Interview with gardener Charlie Hart PLUS win a copy of his new book Skymeadow
PUBLISHED: 14:45 17 April 2018 | UPDATED: 09:11 24 April 2018
In perhaps her most challenging interview to date, Essex Life’s Sybilla Hart speaks to gardening expert and author Charlie Hart about his latest book, oh, and whether he has put the rubbish out
Kids dispatched to school, dishwasher stacked, pets fed and washing machine on. Now it is time to sit down at the kitchen table and do something slightly odd, namely, interview my very own husband, Charlie, about his new book Skymeadow: notes from an English gardener.
As we sit down opposite each other, I notice he looks slightly shifty, so I ask him my first question. “Have you taken the rubbish out.” He exhibits signs, if not of frustration, then of minor annoyance. “No,” he answers sheepishly. Right, pause interview.
As he is out of the room taking the clear bag with heaps of brightly coloured and completely unnecessary packaging to the bin, together with all the plastic tat that arrived with my mother the previous week, I realise the question I really want to ask him is why did he sacrifice so much of his time, time in which he could have been either helping me or playing with our four little bundles of unadulterated joy (ahem) to write a book, and particularly this book.
But I can’t go straight in with this question. I know I will have to butter him up first.
The interview resumes. I ask him when he found the time to write the book, given that he is a gardener, a journalist and a father of four?
“Mostly early in the morning, or late at night. Isn’t that when most books get written?”
I secretly wonder whether he would have replied with that slightly tart tone if I didn’t happen to be his wife.
So I raise my game by asking what it felt like to write the book. “It felt like a wrestling match with a big, smelly gladiator,” replies Charlie. “It took me nine months to make him surrender and now I am sitting on his head.”
I fire a couple of further questions at him and he begins to look bored.
In my other role as his wife, I know full well that Skymeadow isn’t just a book about how he has single-handedly built a new five-acre garden around our house, it is really a book about how building that garden helped him grieve loosing his father and then his mother in quite quick succession.
So I ask what was it about building a new garden that helped him grieve loosing his parents?
“Digging played its part, in that the endorphins that accompany hard physical graft make you feel better, but that was pain relief rather than a cure. Men, particularly English men, can stuff their feelings under an internal carpet.
“Gardening teaches you to look, to look patiently and properly, and as I learned to look at things outside, I began to feel able to look at things inside too. This was a first step towards beginning to unpack all those tricky feelings I had been carrying around.
“In the garden I had the space to start tying up loose ends and untying knots. I often say to people that as the garden began to come together on an incoming tide, my grief seemed to recede on an ebbing one.”
In his book Charlie also deals with anxiety, another personal bête noir that I know has haunted him on and off (thankfully there have been plenty of off times too).
“I deal with my anxiety issues in Skymeadow, but I do so personally as a gardener, writer and jabberer. I have no medical training. As you know, Calpol confuses me.”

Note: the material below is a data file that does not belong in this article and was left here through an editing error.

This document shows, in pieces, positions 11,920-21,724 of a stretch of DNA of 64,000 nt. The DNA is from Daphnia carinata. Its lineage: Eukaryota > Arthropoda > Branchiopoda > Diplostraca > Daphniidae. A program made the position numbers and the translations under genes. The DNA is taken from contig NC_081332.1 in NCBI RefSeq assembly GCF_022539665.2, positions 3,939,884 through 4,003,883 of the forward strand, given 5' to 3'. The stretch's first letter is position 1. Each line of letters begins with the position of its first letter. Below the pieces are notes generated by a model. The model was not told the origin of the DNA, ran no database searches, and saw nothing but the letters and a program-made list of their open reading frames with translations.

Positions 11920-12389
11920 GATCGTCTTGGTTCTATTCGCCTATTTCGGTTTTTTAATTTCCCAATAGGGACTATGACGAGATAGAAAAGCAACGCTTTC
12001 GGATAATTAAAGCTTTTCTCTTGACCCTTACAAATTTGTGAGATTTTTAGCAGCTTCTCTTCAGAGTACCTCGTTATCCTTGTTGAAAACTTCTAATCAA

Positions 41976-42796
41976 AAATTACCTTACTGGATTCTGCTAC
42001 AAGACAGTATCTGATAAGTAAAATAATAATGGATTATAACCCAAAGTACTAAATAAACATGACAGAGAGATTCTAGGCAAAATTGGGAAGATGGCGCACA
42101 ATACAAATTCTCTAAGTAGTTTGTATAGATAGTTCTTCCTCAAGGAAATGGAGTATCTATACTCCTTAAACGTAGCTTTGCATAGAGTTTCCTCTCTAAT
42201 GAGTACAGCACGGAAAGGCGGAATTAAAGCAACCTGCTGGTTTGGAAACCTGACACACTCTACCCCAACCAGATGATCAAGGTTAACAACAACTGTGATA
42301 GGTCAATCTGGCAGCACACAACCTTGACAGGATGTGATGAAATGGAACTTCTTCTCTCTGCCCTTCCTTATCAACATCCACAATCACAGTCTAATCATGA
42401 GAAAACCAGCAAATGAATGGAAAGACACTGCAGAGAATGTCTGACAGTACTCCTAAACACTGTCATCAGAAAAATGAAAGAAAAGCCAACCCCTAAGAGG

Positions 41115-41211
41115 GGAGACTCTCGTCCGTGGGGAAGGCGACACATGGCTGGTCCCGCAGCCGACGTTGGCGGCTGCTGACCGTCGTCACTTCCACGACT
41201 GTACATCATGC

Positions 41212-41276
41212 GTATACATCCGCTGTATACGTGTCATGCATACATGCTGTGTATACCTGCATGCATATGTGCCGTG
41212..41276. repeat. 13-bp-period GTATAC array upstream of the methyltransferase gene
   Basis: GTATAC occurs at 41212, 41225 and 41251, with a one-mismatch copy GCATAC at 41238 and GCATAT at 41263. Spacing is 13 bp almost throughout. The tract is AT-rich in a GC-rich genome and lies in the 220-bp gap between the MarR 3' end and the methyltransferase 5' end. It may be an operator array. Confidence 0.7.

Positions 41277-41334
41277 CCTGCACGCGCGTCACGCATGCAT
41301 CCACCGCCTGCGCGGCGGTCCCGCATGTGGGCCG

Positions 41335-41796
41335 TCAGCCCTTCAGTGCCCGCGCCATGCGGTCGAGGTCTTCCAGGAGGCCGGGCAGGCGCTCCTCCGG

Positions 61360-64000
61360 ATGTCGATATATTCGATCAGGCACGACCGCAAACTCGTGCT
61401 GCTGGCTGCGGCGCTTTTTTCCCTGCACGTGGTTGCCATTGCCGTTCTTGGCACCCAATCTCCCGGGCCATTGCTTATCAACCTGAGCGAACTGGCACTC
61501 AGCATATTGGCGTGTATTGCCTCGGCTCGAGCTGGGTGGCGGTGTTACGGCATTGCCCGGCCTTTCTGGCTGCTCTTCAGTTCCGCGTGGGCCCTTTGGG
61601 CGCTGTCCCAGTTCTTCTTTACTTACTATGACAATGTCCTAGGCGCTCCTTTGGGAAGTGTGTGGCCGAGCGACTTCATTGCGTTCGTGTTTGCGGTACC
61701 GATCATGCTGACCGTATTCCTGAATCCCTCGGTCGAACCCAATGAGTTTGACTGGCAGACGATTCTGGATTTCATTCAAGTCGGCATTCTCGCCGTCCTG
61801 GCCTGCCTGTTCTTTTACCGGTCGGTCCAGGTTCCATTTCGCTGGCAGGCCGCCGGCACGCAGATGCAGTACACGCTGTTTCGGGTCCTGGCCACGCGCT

I decide it is time to take the interview onto merrier climes.
What is it about Essex that he particularly loves? “I love my links to the place. I love the fact that my father and grandfather loved it. But more than that, north Essex countryside has an essential softness to it.
“My job in this garden has been to constantly try to catch and magnify that softness. It is one reason why the avenue is a cherry avenue, as opposed to a posh lime one, for example.”
My mind turns to our children. I ask Charlie if he enjoys gardening with them. “Isaac likes mowing, Beatrice likes digging and doing, Florence is a budding designer and Celestia (our toddler) loves watering. Celestia was genuinely helpful keeping the veg patch damp last summer.”
He raises his eyebrows. “Let’s be honest, sometimes it’s more a case of childcare than genuine help.” So will any of them follow you into gardening as a career, I ask? “I think the key is never to force them to do anything.”
At the end of the interview I ask him a favour. As he is my husband, will he say something to me that he hasn’t said in any other interviews and won’t say to another journalist?
“Yes,” he replies. “What’s for lunch?”
Essex Life is offering you the chance to win one of five copies of the book Skymeadow – Notes from an English Gardener by Charlie Hart. To be in with a chance of winning this prize, fill out the below form and answer the question:
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Skymeadow is the garden at Peverels, a small farmhouse that sits lazily on the lip of a hill running down into the Peb Valley near Wakes Colne. An expanse of untouched meadowland was the perfect setting for an audacious garden, serving Charlie’s unquenchable urge to dig and to create something.
The days he spent wrestling with the soil in the rose garden were the days in which he mourned the loss of his parents. Gardening has taught him that you can dig for victory, but you can also dig for mental health. In Skymeadow, Charlie seamlessly weaves together his own memoir with that of his garden.
Skymeadow – Notes from an English Gardener by Charlie Hart is published by Constable in hardback, priced £16.99. It’s available in all good book shops and online retailers.